Peppermint: helps alleviate occasional stomach upset and promotes healthy respiratory function when taken internally. We also use this oil for low grade fevers and for headaches that often come from not drinking enough water (or long flights).
Lavender: is a must-have oil to keep on hand at all times due to its versatile uses, including calming and relaxing properties that promote peaceful sleep and ease feelings of tension. Its is amazing for minor skin irritations including stings.
Tea Tree: is best known for its purifying qualities, which make it useful for cleansing the skin and home surfaces, purifying the air, or promoting healthy immune function. We also find this works very well for taking the itch out of bug bites.
We would love to hear more about your travel essentials! Contact Us and share your must haves!
I am a hockey mom. And like so many of the hockey mom’s I know this title brings with it a mix of fatigue and pure joy. We wear the number of trips to the rink each week and how far we travel for tournaments like a badge of honour. We are one uppers, but no one wants to win. You think 6 times a week is a lot, try 10! Ten-try 12! You went to London-we did Windsor. Windsor you say? Try Ottawa. The more kids we have in hockey, the more we live at the rink. I sometimes think about what it would be like if our kids wanted to bowl instead. Or do ballet. Or if we had stopped at 1 kid. Or 2. Or 3. And then I remember the feeling of watching a great defensive play or a hat trick. My hand banging on the smooth glass. And I thank the hockey gods and promise to never want them to be bowlers again.
Hockey moms commiserate with each other and cautiously ask “how did it go” during try outs. We can give each other a glance and know instinctively whether it was a good game or one we would rather not talk about. Being a hockey mom is so Canadian-we complain about it like we complain about the weather. Come April, we are secretly happy to lose a tournament so our Sunday’s are free. By August the longing for the rink, hot coffee and warm boots begins to seep into our bones. We joke with our fellow hockey moms on other teams that we will see each other again at the end of the season.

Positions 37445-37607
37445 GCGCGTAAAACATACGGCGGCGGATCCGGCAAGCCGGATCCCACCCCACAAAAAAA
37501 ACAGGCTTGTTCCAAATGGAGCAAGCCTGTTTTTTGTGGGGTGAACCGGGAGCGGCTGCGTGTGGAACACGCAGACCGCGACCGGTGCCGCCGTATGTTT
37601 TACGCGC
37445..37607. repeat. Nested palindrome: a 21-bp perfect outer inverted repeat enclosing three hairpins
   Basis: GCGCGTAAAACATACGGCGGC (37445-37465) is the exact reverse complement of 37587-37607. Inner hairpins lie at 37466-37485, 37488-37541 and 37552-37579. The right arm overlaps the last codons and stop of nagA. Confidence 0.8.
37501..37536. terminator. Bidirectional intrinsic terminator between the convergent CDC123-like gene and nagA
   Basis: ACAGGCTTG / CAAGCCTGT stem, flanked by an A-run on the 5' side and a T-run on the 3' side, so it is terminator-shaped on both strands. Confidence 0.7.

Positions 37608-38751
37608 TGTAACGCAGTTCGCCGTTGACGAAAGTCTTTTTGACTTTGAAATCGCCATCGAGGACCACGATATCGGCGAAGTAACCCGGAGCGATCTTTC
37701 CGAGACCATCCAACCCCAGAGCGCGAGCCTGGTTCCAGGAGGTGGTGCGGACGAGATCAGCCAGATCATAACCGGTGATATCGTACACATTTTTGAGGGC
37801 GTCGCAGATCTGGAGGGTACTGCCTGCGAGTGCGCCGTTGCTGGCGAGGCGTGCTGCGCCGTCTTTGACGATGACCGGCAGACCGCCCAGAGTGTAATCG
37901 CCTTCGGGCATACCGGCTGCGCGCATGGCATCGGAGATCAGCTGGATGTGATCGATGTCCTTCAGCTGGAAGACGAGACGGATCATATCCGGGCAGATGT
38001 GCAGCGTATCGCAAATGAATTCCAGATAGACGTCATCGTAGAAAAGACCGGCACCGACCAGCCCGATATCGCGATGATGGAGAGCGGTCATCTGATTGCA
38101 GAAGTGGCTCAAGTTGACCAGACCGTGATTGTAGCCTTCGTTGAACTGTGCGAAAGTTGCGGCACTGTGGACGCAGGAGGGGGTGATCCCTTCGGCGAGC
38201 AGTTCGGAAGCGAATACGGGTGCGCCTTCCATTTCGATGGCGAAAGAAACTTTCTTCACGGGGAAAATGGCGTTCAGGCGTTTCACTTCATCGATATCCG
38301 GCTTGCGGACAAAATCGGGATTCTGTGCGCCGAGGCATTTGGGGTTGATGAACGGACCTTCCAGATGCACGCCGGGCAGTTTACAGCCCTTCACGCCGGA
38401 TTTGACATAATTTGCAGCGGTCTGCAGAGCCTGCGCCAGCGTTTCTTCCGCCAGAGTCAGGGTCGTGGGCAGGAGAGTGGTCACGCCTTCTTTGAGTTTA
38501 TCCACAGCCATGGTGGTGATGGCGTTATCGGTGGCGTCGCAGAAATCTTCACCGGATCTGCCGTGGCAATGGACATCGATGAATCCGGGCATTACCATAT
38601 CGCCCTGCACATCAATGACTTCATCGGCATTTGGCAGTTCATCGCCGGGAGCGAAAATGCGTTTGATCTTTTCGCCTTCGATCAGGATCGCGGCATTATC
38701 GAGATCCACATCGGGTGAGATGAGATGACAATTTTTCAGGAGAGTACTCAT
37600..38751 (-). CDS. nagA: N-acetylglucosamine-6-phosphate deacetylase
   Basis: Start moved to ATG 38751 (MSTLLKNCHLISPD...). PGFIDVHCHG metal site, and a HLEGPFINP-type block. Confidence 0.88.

We post photos on Instagram and Facebook. We know that if there is only one post the tournament probably hasn’t ended with gold. No one misses the photo op. We hashtag #hockeymom #hockey #hockeygirl #hockeylife #hockeyboy in case someone can’t figure out we are at hockey. Again.
There are few things that bring me more joy than watching the kids play a sport they and an entire nation love. It doesn’t matter if they are 7 or 17. House League or Rep. When the home team hits the ice, the game is on. And while I long to travel to far away lands, from September to April I am generally only travelling from rink to rink. Gateway, Mohawk, Appleby, Aldershot, Saltfleet. They may sound very exotic but this isn’t Bali or Thailand or Christchurch. I travel by car and at times wonder why they cancel soccer when there is a chance of lightening but despite a snow storm, white out conditions and black ice the hockey game will go on. I am sure someone is already at the rink saying “fuck it-make them drive.” And so I do. With white knuckles gripping the wheel and a bag and sticks riding in the back. But when my kid steps onto the ice it doesn’t matter.
This is my life. And I am a hockey mom.